Trump threatens to cut off aid to California after wildfires

Author
Washington Post,
Section
World,
Publish Date
Thursday, 10 January 2019, 7:28AM
The Northern California wildfire of 2018 killed at least 85 people and destroyed thousands of buildings across the state. Photo / AP
The Northern California wildfire of 2018 killed at least 85 people and destroyed thousands of buildings across the state. Photo / AP

Donald Trump is threatening to cut off federal money to aid California's deadly wildfires, claiming the money is being wasted.

In a tweet, the US President announced he has already ordered the Federal Emergency Management Agency (FEMA) to withhold funding for the state unless it takes measures to improve forest management.

"Billions of dollars are sent to the State of California for Forrest fires that, with proper Forrest Management, would never happen," Trump tweeted Wednesday morning, local time. "Unless they get their act together, which is unlikely, I have ordered FEMA to send no more money. It is a disgraceful situation in lives & money!"

He misspelled the word "Forrest," later tweeting the same message with the correct spelling of "forest".

Critics on social media questioned whether Trump could legally withhold FEMA money that has already been appropriated.

This isn't the first time the US President has lashed out at California for its handling of the destructive wildfires. In November, he blamed wildfires across the state on "gross mismanagement" and threatened to stop federal payments unless officials addressed their strategy.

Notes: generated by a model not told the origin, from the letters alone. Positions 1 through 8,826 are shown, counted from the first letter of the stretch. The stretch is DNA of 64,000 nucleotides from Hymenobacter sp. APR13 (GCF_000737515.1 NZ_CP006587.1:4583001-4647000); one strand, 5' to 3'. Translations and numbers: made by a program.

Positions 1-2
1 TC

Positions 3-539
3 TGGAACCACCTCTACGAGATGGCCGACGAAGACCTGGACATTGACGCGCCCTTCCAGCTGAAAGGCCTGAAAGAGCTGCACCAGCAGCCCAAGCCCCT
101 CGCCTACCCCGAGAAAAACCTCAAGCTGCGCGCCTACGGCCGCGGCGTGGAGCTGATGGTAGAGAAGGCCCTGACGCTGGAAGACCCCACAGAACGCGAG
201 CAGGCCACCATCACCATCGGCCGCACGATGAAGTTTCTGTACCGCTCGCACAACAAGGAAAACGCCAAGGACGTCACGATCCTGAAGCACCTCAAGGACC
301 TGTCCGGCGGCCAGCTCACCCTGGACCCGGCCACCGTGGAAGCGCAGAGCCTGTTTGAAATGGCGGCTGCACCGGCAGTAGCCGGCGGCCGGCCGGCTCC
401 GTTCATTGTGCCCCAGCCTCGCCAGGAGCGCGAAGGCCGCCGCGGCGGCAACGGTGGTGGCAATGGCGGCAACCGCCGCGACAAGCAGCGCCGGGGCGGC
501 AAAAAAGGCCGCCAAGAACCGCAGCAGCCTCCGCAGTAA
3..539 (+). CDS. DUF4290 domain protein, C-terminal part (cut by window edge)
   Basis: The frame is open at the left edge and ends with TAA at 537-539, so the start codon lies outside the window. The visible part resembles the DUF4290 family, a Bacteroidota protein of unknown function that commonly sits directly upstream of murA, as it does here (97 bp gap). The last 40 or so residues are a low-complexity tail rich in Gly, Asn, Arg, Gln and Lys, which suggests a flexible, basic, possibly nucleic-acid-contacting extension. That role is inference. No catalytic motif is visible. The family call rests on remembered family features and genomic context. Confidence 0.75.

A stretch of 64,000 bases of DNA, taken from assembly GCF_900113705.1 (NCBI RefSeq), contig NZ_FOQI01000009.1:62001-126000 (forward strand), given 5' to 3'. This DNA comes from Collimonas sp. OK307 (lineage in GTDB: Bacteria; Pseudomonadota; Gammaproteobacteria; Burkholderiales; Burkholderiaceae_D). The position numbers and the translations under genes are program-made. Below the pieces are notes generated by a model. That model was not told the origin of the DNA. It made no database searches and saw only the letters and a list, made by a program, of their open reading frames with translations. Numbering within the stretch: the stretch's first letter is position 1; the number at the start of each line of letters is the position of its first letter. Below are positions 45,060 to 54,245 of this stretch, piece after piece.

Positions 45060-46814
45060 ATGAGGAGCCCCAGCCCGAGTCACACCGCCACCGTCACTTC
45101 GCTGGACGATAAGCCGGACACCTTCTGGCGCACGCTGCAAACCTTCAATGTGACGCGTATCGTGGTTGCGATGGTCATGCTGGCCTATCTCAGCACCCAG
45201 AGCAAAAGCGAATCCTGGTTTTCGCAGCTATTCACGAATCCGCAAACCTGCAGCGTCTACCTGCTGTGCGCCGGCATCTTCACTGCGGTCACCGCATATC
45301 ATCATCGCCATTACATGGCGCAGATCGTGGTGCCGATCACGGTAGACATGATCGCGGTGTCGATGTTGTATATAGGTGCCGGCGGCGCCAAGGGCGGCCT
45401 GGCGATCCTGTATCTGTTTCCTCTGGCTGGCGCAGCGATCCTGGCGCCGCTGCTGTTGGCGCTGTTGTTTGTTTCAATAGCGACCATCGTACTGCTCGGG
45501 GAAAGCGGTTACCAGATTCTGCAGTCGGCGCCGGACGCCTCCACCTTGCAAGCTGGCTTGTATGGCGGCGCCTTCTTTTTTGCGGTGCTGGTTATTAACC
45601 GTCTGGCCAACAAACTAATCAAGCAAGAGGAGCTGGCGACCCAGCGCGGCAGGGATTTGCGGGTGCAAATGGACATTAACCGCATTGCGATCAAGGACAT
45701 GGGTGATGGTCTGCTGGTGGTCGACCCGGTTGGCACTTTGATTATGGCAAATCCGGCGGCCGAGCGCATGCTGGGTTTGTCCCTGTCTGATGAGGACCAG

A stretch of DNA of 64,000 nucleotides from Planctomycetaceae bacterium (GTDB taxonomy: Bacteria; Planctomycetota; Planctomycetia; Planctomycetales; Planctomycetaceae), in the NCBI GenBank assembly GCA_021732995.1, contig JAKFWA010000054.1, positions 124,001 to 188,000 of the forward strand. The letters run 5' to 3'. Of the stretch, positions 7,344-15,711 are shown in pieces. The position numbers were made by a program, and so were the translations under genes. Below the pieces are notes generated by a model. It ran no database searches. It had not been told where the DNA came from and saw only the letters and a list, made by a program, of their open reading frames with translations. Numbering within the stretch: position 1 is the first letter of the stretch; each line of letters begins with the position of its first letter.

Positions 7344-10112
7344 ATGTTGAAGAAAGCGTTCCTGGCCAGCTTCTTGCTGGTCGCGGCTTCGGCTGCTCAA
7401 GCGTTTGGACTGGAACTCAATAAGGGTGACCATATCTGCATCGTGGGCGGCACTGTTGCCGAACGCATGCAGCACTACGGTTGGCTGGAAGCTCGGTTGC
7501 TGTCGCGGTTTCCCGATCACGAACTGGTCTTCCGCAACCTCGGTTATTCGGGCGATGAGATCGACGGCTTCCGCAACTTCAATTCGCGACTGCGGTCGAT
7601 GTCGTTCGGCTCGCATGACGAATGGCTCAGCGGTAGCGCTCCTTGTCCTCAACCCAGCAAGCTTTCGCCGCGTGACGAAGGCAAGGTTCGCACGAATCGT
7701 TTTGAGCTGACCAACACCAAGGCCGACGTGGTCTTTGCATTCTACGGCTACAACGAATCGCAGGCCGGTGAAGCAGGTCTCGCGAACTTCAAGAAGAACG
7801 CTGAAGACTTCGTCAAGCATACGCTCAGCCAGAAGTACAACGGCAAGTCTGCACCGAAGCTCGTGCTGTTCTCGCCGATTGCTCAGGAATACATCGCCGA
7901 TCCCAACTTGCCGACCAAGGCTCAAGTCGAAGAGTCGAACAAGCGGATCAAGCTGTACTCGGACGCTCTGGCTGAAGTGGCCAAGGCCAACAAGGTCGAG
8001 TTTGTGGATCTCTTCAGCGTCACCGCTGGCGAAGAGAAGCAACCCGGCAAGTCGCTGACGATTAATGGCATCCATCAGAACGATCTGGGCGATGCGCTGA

State officials and local firefighters have accused Trump of not understanding the issues involved in fighting fires, adding that climate change has worsened the impact of the natural disasters.

Trump's latest funding threat comes as he continues to face criticism over the ongoing partial government shutdown, which affects some of FEMA's operations. The shutdown has so far lasted 19 days, and counting.

The Northern California wildfire of 2018 killed at least 85 people and destroyed thousands of buildings across the state, obliterating the entire town of Paradise.

The natural disaster was the deadliest, most destructive wildfire in California history, leaving an overall damage cost of $23 billion, according to German insurance company Munich Re.

 

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